The Map is Not the Territory

What’s a map or a model?

A map or model describes a territory in a useful way and with a specific purpose. For example, the territory a subway map describes is the subway stops along the subway route. It’s useful in that it describes the subway path in a condensed, abbreviated form that’s easy to follow. The purpose of the map is to get you from point ‘A’ to point ‘B.’

Another example of a model is the Socratic Method. The method exposes a fallacy by repeatedly posing questions. This results in a description of the person’s thoughts surrounding the subject in question. Consequently, the individual discovers their error without causing distress. The purpose of the method is to expose error and render truth.

How are maps and models useful?

We need maps and models to serve as guides. They reduce complexity to simplicity which allows us to better explain and predict our world. Using the example of the subway map, imagine it mapped in detail, similarly to a road map. It would hold too much information to be useful. The map reduces the complexity of the path the subway takes. The map becomes more compact, making it easier to explain and predict where the subway is going.

What are the limitations?

We’ve introduced what maps and models are and how they’re useful. Now let’s discuss the mental model this post is about, The Map is Not the Territory. When using maps and models we need to be careful because they’re imperfect. One of the things that make maps effective is that they simplify the territory, but we run into problems when we forget that the map is not the territory.

Let’s look at 3 limitations of maps and models:

  • We forget that maps are abstractions.
    • The territory isn’t the map. The subway map tells us the order of the stops and their names, but it doesn’t tell us what’s at each stop, what the neighborhood is like, or where we are in relation to the rest of the city.
  • Territories don’t remain static.
    • The world is dynamic and our maps and models can drift from representing reality, which makes them less useful. Imagine using a roadmap from 50 years ago. It wouldn’t reflect the changes in the roads over the years.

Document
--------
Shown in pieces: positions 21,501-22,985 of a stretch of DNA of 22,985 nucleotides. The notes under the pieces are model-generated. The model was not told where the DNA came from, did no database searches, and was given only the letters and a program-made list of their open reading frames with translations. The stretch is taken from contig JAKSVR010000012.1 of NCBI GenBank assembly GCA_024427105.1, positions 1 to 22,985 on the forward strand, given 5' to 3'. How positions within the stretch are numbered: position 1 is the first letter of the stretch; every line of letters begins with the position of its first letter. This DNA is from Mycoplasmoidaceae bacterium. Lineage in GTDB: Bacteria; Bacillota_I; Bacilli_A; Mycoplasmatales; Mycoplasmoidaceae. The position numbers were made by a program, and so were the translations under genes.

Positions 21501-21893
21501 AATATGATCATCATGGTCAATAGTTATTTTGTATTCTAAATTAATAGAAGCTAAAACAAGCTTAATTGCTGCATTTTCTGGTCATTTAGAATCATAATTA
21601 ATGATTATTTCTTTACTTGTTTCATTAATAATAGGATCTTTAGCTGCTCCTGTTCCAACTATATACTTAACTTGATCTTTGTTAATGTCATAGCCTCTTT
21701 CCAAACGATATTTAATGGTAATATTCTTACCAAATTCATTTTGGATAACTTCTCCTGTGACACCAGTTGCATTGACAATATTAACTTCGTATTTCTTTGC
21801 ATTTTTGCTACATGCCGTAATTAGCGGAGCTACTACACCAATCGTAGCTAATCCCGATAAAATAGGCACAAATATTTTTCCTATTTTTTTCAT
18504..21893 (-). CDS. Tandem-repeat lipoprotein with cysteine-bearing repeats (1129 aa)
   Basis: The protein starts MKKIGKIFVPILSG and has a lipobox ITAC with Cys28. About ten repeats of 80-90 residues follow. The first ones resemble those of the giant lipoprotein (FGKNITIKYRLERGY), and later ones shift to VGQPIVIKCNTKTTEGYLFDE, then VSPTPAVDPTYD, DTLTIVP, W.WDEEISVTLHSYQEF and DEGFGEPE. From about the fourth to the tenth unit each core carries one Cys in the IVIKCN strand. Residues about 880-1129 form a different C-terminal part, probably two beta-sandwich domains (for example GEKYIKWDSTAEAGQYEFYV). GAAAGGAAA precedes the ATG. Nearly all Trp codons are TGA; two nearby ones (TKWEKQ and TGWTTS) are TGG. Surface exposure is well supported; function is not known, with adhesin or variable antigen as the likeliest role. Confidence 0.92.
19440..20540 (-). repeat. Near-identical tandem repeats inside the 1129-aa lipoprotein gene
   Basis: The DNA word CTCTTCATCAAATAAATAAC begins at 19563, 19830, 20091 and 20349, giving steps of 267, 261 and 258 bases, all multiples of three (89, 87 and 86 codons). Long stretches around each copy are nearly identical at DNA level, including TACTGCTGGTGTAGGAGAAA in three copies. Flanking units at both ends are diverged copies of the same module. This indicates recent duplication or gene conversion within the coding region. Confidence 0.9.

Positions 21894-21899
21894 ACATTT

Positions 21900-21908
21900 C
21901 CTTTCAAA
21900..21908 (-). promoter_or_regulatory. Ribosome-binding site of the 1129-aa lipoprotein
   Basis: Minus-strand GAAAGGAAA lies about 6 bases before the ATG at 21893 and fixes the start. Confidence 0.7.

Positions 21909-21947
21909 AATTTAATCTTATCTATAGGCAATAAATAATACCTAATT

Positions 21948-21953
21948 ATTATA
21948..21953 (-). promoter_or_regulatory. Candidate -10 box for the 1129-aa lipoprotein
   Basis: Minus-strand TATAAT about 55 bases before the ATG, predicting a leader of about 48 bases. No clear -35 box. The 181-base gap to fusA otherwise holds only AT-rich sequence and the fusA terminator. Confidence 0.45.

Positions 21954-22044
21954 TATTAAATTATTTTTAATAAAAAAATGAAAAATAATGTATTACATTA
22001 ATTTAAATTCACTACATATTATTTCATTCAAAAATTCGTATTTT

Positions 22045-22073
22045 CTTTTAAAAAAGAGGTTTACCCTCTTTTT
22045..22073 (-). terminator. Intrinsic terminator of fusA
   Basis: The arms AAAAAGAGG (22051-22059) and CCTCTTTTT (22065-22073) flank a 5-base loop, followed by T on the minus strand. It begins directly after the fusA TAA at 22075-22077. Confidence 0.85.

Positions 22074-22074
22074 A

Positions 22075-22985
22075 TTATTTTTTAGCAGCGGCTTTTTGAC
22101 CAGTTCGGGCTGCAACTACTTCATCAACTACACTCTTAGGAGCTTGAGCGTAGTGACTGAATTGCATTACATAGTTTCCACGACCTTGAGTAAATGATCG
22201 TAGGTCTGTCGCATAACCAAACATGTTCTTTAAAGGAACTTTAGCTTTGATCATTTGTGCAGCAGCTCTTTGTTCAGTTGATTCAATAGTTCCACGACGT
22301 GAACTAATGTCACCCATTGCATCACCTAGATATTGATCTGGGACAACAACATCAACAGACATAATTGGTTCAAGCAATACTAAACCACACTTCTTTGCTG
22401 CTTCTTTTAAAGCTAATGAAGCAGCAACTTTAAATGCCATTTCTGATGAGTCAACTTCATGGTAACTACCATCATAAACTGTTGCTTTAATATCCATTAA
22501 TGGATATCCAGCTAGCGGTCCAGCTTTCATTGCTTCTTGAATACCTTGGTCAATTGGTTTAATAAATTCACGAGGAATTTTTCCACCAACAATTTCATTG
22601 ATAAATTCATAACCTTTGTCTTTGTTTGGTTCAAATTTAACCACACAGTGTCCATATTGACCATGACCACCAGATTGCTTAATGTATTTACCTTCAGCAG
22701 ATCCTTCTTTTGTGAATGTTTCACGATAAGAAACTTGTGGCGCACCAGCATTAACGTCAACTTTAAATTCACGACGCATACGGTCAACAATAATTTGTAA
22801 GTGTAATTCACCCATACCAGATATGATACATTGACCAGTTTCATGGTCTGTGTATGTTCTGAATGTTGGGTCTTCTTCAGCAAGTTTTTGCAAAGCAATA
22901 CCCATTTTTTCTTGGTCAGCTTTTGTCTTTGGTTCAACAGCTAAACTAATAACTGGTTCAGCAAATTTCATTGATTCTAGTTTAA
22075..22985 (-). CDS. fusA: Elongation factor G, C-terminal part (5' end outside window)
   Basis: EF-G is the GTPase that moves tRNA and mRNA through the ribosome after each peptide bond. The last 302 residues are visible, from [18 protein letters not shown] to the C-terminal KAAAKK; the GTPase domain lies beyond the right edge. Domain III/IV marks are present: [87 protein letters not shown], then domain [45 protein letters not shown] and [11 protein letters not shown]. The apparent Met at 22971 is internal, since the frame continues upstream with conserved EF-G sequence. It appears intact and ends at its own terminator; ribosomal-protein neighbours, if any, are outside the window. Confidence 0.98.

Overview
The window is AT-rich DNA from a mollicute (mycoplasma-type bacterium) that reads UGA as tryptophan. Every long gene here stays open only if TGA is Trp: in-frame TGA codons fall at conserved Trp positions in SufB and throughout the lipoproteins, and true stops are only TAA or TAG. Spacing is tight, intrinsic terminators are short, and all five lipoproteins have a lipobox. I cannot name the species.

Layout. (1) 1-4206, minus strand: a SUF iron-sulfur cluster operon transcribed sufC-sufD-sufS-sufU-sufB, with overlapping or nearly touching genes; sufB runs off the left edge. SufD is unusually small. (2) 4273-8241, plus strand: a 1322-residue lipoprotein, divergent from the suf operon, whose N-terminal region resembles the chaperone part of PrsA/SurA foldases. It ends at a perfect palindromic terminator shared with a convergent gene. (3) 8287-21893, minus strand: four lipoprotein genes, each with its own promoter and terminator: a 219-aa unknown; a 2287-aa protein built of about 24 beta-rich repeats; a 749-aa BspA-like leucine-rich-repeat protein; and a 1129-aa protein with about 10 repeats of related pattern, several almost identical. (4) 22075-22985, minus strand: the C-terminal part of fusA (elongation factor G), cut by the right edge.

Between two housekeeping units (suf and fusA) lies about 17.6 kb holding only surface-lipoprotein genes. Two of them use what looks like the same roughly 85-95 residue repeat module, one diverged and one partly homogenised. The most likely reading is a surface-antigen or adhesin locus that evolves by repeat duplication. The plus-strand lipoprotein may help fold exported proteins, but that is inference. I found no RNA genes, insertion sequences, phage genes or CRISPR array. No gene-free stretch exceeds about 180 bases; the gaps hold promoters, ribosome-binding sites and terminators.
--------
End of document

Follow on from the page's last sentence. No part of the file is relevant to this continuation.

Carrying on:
• The map doesn’t tell us everything.
    • Since the map or model is a representation of the territory, it can’t include everything. Imagine following a set of instructions for installing macOS on an external drive. The installer asks you to choose which drive to install the operating system. The instructions don’t say anything about how to identify different hard drives. You take your chances and pick the wrong drive, destroying all files on your computer.

How do we avoid these limitations?

  • We need to remember that models are representations and never tell the whole story about what they represent.  Don’t rely on a subway map to show you the way to the museum.  Take a city map with you.
  • We need to keep in mind that the territory changes and our model or map may not reflect that. Therefore, update the map or model as the territory changes.
  • People make maps and models and they’re a reflection of their knowledge, values, and limitations. As a result, the map may not contain all that we need to know. So, when we make mistakes, we need to update our maps and models to correct them.

To learn more about mental models see our Critical Thinking Resource page.


  • Mental Models and Critical Thinking: Learn Problem Solving Techniques and Improve Self Confidence. Develop The Art of Decision Making, Boost Your Productivity and Become a Better Critical Thinker, by Dale Martin
  • The Great Mental Models Volume 1: General Thinking Concepts, by Shane Parrish

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